The problem stems from how you manage your attention. Both boredom and busyness stem from feeling there is a lack of quality in how you focus your attention.

Boredom is feeling that there are too few high-quality ways to spend attention. Busyness is forced boredom. This means that you feel there are high quality ways to spend attention, but your attention is being stolen from you before you can use it.

I’m Feeling Bored: It’s in Your Mind

Feelings of boredom and busyness are subjective. You can’t look out in the world and claim it is busy or boring. To say these feelings are subjective is obvious, but that misses a key point. The real problem is quality.

Being engaged, neither busy or bored, happens when your attention is focused on high-quality activities.

You can probably remember times when you were completely engaged. This could have been working on a project you were passionate about, spending time with your family, sky diving or vacationing under the sun. Why were you engaged in these moments and not in others?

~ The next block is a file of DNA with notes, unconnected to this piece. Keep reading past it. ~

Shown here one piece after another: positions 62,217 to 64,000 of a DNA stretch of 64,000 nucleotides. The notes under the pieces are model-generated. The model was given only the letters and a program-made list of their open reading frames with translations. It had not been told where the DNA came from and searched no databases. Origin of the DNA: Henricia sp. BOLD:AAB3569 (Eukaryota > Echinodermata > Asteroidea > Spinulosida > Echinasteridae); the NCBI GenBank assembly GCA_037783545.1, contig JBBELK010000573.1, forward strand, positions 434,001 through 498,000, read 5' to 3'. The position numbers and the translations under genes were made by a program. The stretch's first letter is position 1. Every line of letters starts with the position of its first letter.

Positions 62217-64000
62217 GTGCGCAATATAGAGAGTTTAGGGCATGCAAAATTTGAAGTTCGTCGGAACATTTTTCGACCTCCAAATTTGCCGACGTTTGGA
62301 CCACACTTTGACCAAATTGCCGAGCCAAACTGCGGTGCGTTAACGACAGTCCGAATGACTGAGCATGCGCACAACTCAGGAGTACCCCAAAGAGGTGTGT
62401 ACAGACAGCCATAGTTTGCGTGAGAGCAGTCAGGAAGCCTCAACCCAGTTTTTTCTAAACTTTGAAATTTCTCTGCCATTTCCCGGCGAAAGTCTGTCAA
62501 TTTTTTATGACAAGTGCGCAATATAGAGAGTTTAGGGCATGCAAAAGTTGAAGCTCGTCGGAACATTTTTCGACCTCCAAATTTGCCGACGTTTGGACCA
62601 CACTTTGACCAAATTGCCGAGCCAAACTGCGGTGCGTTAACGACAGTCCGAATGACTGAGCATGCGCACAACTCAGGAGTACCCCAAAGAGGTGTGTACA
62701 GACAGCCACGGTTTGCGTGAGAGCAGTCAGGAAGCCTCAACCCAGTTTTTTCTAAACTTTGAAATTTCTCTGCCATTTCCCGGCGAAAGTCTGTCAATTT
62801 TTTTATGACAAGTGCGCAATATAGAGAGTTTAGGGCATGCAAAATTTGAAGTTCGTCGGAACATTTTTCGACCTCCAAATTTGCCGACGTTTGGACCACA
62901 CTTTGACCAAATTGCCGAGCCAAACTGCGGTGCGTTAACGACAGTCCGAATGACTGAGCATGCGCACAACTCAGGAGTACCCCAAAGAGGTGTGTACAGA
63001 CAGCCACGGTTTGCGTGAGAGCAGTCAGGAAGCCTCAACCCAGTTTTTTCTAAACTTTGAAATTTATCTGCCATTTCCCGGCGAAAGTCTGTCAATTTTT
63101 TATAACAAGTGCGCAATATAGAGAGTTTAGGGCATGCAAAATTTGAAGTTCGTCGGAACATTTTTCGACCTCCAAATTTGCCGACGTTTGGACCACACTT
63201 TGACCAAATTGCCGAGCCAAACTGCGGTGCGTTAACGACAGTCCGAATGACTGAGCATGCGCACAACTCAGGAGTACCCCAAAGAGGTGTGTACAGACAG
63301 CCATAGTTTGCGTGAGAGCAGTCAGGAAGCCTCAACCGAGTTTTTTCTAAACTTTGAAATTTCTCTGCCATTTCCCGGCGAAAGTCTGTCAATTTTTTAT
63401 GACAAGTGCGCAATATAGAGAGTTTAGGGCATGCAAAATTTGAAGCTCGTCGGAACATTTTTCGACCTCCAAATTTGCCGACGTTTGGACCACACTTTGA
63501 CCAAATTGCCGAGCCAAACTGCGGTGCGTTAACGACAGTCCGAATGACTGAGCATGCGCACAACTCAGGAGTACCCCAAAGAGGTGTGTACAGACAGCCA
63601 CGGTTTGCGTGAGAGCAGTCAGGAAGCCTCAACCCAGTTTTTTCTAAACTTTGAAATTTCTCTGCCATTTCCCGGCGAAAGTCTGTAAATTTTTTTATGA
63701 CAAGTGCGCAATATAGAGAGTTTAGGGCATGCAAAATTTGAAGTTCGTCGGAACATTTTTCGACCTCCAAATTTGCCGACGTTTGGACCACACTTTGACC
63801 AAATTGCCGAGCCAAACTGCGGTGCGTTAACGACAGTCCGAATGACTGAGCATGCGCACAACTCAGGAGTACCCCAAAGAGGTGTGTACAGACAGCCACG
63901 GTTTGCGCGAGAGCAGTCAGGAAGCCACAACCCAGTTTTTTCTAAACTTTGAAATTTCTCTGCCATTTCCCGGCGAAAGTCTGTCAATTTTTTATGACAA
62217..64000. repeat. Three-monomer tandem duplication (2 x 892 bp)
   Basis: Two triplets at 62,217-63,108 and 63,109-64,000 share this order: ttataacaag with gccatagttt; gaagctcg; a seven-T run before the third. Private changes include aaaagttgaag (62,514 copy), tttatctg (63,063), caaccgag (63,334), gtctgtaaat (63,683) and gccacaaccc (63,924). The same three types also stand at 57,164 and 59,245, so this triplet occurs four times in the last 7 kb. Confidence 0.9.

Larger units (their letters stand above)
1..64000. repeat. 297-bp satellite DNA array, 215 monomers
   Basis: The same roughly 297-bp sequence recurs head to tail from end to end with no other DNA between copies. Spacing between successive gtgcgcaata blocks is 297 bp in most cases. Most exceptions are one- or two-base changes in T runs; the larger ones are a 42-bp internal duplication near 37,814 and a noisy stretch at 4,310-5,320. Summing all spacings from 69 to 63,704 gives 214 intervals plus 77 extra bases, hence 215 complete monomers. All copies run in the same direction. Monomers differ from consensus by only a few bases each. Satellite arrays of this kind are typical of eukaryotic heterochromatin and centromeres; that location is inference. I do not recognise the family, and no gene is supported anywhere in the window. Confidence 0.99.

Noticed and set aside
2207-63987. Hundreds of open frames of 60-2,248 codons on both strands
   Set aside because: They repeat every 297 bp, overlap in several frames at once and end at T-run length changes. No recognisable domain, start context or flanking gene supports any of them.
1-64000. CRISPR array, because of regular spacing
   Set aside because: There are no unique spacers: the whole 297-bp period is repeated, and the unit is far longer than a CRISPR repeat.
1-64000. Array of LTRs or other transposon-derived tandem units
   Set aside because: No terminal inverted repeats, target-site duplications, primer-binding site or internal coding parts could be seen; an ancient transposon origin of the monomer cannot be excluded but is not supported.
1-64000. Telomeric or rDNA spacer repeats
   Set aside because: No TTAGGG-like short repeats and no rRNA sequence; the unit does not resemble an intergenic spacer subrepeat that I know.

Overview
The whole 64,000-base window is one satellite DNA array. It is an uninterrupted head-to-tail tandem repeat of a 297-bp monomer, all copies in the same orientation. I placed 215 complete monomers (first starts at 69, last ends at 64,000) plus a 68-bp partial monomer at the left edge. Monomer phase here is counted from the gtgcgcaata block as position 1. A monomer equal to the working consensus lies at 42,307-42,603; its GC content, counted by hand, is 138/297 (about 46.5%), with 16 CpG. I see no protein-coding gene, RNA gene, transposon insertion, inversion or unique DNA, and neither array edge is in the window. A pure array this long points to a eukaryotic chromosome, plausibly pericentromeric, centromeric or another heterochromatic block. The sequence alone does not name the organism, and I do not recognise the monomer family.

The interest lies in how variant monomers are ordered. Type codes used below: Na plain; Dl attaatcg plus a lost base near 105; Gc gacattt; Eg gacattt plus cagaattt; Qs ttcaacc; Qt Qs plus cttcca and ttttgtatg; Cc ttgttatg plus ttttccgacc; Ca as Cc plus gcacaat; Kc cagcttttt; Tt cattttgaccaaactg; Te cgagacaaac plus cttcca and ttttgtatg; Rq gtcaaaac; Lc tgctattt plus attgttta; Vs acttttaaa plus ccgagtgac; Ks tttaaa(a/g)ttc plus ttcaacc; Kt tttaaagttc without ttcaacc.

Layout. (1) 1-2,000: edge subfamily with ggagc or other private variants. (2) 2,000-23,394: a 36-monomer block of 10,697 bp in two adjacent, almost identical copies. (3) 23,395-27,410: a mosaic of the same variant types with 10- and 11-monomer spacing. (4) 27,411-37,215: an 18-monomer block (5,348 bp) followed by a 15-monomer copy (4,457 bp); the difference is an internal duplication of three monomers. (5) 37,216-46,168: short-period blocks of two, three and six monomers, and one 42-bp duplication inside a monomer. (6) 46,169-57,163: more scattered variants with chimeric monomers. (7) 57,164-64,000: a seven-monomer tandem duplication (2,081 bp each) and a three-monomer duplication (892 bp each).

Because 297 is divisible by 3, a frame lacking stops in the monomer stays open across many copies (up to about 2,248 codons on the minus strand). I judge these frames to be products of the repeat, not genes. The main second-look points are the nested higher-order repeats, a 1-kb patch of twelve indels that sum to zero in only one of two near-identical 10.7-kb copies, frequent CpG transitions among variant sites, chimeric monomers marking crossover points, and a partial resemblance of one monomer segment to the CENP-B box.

A likely reason was because those experiences had a higher quality. They allowed you to enter into an immersive flow state, in which your entire consciousness was devoted to the activity.[1]

In the best cases your entire reality revolves around what you are doing. You’ll understand what I mean if you’ve read Zen and the Art of Motorcycle Maintenance (which, I must admit, inspired most of these ideas).

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Improving the Quality of Your Activities

So how do you improve quality in your experiences when you’re saying “I’m feeling bored”? I believe there are two major ways you can do it: externally and internally. If you are chronically busy (and actively disliking the busyness) or bored, then you’ll need to tackle external and internal factors that contribute to these negative feelings.

Here are some ways to consider improving quality in your experiences:

Externally

1. Plan Ahead

Schedule your life to ensure there aren’t huge gaps or work overflows later. This can mean scheduling high-quality experiences if you find yourself frequently bored. It can also mean dividing large projects if you find yourself chronically busy.

  • Plan weekend activities for next month now. This not only gives you something to look forward to, but it also forces you to stay productive instead of just busy.
  • Map out what is placing demands on your time. Can you consolidate all your “busy work” (such as responding to emails) into one block of time instead of allowing it to cause constant interruptions in your day?

2. Win-Win